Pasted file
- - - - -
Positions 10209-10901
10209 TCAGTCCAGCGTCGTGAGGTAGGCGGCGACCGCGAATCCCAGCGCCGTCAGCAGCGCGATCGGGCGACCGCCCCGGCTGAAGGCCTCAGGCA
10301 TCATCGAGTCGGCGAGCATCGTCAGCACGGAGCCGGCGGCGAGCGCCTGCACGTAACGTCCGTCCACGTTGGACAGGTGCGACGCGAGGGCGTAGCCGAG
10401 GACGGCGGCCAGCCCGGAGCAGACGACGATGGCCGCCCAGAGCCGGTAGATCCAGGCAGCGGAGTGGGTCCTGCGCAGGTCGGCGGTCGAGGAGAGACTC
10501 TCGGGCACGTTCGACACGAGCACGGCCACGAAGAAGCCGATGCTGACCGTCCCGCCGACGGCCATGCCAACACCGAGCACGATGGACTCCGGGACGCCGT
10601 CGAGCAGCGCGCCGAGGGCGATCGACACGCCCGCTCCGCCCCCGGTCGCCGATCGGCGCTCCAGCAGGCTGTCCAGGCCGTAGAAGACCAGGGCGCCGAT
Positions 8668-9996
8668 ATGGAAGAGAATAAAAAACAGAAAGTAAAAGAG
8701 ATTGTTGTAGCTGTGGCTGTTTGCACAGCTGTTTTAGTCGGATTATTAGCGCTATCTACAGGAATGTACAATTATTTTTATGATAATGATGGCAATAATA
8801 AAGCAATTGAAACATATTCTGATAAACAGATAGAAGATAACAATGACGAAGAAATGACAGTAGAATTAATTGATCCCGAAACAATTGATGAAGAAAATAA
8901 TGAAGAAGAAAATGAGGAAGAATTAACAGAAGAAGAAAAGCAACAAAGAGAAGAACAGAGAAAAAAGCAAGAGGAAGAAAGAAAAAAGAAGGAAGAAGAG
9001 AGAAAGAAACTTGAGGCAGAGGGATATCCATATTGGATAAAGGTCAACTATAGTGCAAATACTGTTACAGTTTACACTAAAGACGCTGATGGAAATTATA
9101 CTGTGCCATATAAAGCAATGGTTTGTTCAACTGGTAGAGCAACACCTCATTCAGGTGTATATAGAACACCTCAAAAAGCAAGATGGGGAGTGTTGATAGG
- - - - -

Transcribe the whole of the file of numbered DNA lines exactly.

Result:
Positions 10209-10901
10209 TCAGTCCAGCGTCGTGAGGTAGGCGGCGACCGCGAATCCCAGCGCCGTCAGCAGCGCGATCGGGCGACCGCCCCGGCTGAAGGCCTCAGGCA
10301 TCATCGAGTCGGCGAGCATCGTCAGCACGGAGCCGGCGGCGAGCGCCTGCACGTAACGTCCGTCCACGTTGGACAGGTGCGACGCGAGGGCGTAGCCGAG
10401 GACGGCGGCCAGCCCGGAGCAGACGACGATGGCCGCCCAGAGCCGGTAGATCCAGGCAGCGGAGTGGGTCCTGCGCAGGTCGGCGGTCGAGGAGAGACTC
10501 TCGGGCACGTTCGACACGAGCACGGCCACGAAGAAGCCGATGCTGACCGTCCCGCCGACGGCCATGCCAACACCGAGCACGATGGACTCCGGGACGCCGT
10601 CGAGCAGCGCGCCGAGGGCGATCGACACGCCCGCTCCGCCCCCGGTCGCCGATCGGCGCTCCAGCAGGCTGTCCAGGCCGTAGAAGACCAGGGCGCCGAT
Positions 8668-9996
8668 ATGGAAGAGAATAAAAAACAGAAAGTAAAAGAG
8701 ATTGTTGTAGCTGTGGCTGTTTGCACAGCTGTTTTAGTCGGATTATTAGCGCTATCTACAGGAATGTACAATTATTTTTATGATAATGATGGCAATAATA
8801 AAGCAATTGAAACATATTCTGATAAACAGATAGAAGATAACAATGACGAAGAAATGACAGTAGAATTAATTGATCCCGAAACAATTGATGAAGAAAATAA
8901 TGAAGAAGAAAATGAGGAAGAATTAACAGAAGAAGAAAAGCAACAAAGAGAAGAACAGAGAAAAAAGCAAGAGGAAGAAAGAAAAAAGAAGGAAGAAGAG
9001 AGAAAGAAACTTGAGGCAGAGGGATATCCATATTGGATAAAGGTCAACTATAGTGCAAATACTGTTACAGTTTACACTAAAGACGCTGATGGAAATTATA
9101 CTGTGCCATATAAAGCAATGGTTTGTTCAACTGGTAGAGCAACACCTCATTCAGGTGTATATAGAACACCTCAAAAAGCAAGATGGGGAGTGTTGATAGG